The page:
• First Aid Training Programs. National Safety Council (NSC). Serves as a tool for training employees or the general public on the latest skills, techniques, and expertise in life-saving procedures offering emergency care, standard first aid, CPR, and AED Instructor-led classroom courses.
  • First Aid, CPR and AED. American Red Cross. Offers first aid and CPR course programs for the community, workplace, and professional rescuers.

Other Resources

 

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“But We’ve Always Done it This Way: Top Ten List”

We've Always Done It This WayWhat does that really mean?

Perhaps you just asked a question at a committee meeting. The room went silent and at least one person pointedly explained to you that “We’ve always done it this way”. The rest of the group either chimed in or nodded their heads in arrogant approval. Some might even have glanced at you with that dismissive look of lost causes.

For many people change is painful. It doesn’t matter how silly their current path or how promising the opportunity of other possibilities. Change hurts. It is also painful to admit that what you have been doing needs to be changed. Accepting change means accepting the possibility that you are not currently doing things the best way.

While you bite your tongue or fume at that response consider this Top Ten List of the Real Meanings of “But we’ve always done it this way”.

What might people be thinking as they state that lame defense?

10. I haven’t got a clue why we do it this way and I never thought about it before. But I’m not going to admit that to you.

9. Your question is a good one. But I never asked it and wish that I had. As much as your question disturbs me I won’t admit that out loud.

8. You’re new aren’t you? You new people just want to change our perfect little world. We like it the way it is. We can outlast you.

7. How dare you question the wisdom of your predecessors? It was good enough for them why isn’t it good enough for you? Have you no blind respect and subservience to those who were here before you?

6. You clearly don’t know how we do things around here. It has nothing to do with logic, fairness and openness.

5. If you are a team player you will go along with us without asking embarrassing questions like that.

4. We don’t like questions like that. And right now I don’t like you for asking it.

3. Perhaps you believe that you have the right to ask questions… but you’re wrong. Shut up and go with the flow.

2. It’s working the way it is. Leave it alone. Can we go now?

1. Despite what you were told, this is not a democracy. We don’t care about your ideas. Just do what you are told to do. And do it the way that you are told to do it.

When you try to change things you will hear the response “But we’ve always done it this way.” Don’t hate people for that response. Consider the list above to understand what they might be feeling. Recognize that your questions might be disturbing them and they might not be ready to give you an honest and thoughtful answer.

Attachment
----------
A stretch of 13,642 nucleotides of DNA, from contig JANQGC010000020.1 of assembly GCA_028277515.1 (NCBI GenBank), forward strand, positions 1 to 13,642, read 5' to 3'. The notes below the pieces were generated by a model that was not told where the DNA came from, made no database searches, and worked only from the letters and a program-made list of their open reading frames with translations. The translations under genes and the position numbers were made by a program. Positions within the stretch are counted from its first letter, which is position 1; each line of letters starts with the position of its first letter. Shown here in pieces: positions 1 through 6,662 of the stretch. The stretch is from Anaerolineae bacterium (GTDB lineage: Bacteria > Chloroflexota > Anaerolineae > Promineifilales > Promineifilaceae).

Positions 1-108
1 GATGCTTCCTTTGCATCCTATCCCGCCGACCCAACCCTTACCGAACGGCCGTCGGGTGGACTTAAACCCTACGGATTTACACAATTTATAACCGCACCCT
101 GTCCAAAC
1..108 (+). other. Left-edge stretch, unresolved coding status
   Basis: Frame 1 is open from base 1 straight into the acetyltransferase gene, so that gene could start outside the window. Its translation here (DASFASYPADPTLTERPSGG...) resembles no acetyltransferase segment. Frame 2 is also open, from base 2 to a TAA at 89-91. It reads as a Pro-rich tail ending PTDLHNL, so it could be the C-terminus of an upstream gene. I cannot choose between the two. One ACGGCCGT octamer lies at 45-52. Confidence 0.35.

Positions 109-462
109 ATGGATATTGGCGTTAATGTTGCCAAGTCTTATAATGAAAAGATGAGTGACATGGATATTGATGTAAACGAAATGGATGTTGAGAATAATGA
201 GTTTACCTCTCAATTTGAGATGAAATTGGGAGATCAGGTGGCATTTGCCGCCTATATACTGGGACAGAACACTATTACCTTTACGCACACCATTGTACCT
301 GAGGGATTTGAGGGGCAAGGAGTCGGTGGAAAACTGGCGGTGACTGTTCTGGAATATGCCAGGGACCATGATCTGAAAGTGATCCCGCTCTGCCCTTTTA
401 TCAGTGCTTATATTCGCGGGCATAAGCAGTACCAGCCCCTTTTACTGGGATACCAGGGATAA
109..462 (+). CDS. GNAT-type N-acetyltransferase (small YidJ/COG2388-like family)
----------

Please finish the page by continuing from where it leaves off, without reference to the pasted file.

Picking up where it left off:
“But we’ve always done it this way” is likely the response of a person who feels threatened.

When faced with this challenge you will need to find a less threatening way to make change. The other alternative is to expose the status quo as the bigger threat.

“But We’ve Always Done it This Way: Top Ten List”

We've Always Done It This WayWhat does that really mean?

Perhaps you just asked a question at a committee meeting. The room went silent and at least one person pointedly explained to you that “We’ve always done it this way”. The rest of the group either chimed in or nodded their heads in arrogant approval. Some might even have glanced at you with that dismissive look of lost causes.

For many people change is painful. It doesn’t matter how silly their current path or how promising the opportunity of other possibilities. Change hurts. It is also painful to admit that what you have been doing needs to be changed. Accepting change means accepting the possibility that you are not currently doing things the best way.

While you bite your tongue or fume at that response consider this Top Ten List of the Real Meanings of “But we’ve always done it this way”.

What might people be thinking as they state that lame defense?

10. I haven’t got a clue why we do it this way and I never thought about it before. But I’m not going to admit that to you.

9. Your question is a good one. But I never asked it and wish that I had. As much as your question disturbs me I won’t admit that out loud.

8. You’re new aren’t you? You new people just want to change our perfect little world. We like it the way it is. We can outlast you.

7. How dare you question the wisdom of your predecessors? It was good enough for them why isn’t it good enough for you? Have you no blind respect and subservience to those who were here before you?

6. You clearly don’t know how we do things around here. It has nothing to do with logic, fairness and openness.

5. If you are a team player you will go along with us without asking embarrassing questions like that.

4. We don’t like questions like that. And right now I don’t like you for asking it.

3. Perhaps you believe that you have the right to ask questions… but you’re wrong. Shut up and go with the flow.

2. It’s working the way it is. Leave it alone. Can we go now?

1. Despite what you were told, this is not a democracy. We don’t care about your ideas. Just do what you are told to do. And do it the way that you are told to do it.

When you try to change things you will hear the response “But we’ve always done it this way.” Don’t hate people for that response. Consider the list above to understand what they might be feeling. Recognize that your questions might be disturbing them and they might not be ready to give you an honest and thoughtful answer.

“But we’ve always done it this way” is likely the response of a person who feels threatened.

When faced with this challenge you will need to find a less threatening way to make change. The other alternative is to expose the status quo as the bigger threat.